Marion highlighted, “I feel like that is an important step to take towards in building our current structure of fashion and artistic showcases in Singapore. Often times, concepts are watered down so that they can be shown to the general public. Creatives should be given more liberty in choosing what they put out, without the pressure of whether or not their works would be accepted by the public. When we announced Why Not to the public, we received messages from other creatives in Singapore being grateful and taken aback that an event like this was happening. That alone speaks volumes on our local fashion and artistic showcases in Singapore, where an event like this is seen as ‘rebellious’. But when you think about it, all we are doing is expressing ourselves freely.”

To liken freedom of expression with rebellion also reflects the restrained state of conversation amongst creatives here. “Fashion can’t thrive on exclusivity, not in Singapore. It shouldn’t be a privilege. You shouldn’t feel like you can’t be interested or involved, and you shouldn’t feel like an outsider. There’s a certain attitude that the fashion industry entails and it’s quite toxic. It’s a prideful attitude that’s unwilling to look away and give in to change.” says Manfred.

In the lead-up to the showcase, Izwan Abdullah and Manfred Lu as creative director and show director respectively had different approaches to putting together the show. As a graphic designer, Izwan is trained to do in-depth research, go through many rounds of exploration to settle on a concept and be a solution maker to design problems while Manfred is more driven by aesthetics and visual thinking. Manfred recounted, “it was difficult for me to work that way, I’d argue over things and say “you can’t do that with fashion, it’s not that deep”. And I realised how I was just perpetuating the same problems and issues that led us to do the show in the first place. So I listened, I learned to work the way a graphic designer does, and Izwan learned to think as a fashion designer as well. Both Izwan and I are the two negatives that make a positive. With both our understanding, we made something neutral that benefits both point of views.”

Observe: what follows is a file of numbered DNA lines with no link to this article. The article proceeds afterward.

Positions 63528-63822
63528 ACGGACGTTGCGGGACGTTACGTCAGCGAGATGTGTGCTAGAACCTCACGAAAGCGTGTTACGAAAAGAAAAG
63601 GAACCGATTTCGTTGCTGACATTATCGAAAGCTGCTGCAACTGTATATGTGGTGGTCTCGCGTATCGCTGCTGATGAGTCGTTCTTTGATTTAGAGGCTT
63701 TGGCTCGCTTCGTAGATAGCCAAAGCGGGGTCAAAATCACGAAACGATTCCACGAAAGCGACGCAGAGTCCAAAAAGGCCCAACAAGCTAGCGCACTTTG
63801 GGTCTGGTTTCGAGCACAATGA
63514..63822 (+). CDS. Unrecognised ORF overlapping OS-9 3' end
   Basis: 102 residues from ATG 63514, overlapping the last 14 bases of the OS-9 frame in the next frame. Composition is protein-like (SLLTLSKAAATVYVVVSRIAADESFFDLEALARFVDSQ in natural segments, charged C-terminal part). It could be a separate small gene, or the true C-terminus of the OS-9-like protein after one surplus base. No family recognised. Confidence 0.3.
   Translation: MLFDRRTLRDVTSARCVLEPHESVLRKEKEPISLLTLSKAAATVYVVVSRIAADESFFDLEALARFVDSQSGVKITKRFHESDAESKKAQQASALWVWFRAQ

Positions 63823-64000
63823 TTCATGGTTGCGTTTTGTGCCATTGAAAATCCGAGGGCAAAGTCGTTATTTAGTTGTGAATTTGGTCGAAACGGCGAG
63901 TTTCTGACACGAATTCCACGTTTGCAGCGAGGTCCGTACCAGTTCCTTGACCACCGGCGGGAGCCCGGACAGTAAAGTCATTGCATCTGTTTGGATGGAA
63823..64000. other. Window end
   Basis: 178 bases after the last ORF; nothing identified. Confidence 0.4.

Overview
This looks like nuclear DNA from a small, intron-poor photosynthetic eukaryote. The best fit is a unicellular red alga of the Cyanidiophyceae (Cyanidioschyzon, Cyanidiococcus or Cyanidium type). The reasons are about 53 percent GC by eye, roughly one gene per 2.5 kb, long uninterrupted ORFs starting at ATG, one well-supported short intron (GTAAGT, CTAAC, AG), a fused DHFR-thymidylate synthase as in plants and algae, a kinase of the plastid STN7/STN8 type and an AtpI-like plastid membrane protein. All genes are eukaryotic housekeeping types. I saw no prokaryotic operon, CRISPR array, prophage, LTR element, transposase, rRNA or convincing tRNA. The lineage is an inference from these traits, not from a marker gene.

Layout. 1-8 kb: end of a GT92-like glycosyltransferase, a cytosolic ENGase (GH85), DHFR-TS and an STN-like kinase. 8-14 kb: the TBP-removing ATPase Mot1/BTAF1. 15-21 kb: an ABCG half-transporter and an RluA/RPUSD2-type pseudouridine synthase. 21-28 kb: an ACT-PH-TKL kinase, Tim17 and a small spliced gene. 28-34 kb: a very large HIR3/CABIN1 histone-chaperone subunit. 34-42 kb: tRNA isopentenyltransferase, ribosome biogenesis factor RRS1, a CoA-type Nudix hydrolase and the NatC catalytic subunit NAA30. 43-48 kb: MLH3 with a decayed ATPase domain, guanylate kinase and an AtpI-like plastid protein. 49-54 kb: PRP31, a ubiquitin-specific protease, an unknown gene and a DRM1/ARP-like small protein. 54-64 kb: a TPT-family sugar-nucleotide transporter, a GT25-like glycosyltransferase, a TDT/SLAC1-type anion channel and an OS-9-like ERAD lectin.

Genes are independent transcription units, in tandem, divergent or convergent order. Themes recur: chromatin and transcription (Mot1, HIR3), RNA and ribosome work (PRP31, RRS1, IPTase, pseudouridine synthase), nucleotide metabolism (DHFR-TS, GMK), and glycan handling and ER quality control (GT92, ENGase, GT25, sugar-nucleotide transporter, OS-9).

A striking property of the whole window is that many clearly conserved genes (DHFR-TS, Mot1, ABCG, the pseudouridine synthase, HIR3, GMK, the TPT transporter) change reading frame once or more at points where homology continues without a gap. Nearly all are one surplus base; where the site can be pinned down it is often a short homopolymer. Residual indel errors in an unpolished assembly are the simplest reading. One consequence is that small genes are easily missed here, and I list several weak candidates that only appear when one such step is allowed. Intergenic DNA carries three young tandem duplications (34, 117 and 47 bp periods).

Being able to sit with conflicting schools of thought, make room and listen instead of being dismissive and seeing anything different as an attack on one’s foundation of values or expectations is a working culture that needs to be honed. Not only will this validation of differing opinions nurture a more conducive space for creating and collaborating, it will help sharpen creative processes by learning and unlearning from one another. The subversion Why Not presents is a nudge for people to rethink what they think they know well and be open to feedback and change.

Yet, this will not be the last we see of them. The collective will continue honouring the narratives of emerging designers and building a strong collaborative spirit by expanding their circle. Since the first presentation at The Substation, the organisers of Why Not have been working with their team to plan the next showcase. Manfred remarked, ‘I’d like more support systems for young designers. It’s easy to apply for a scholarship or join a competition to make a name for yourself but it’s aid from institutions that will really push the industry forward. It doesn’t even have to be monetary support, it could be affordable or free short courses for designers to expand on what they know.”


A cultural writer at sand magazine, Kimberly Kiong is also a creative who seeks to bridge existing communication gaps across communities through visual and text-based mediums. She firmly believes in the power of inclusivity, diversity and exercises her interest through social projects such as offering haircuts in exchange for knowledge and resources.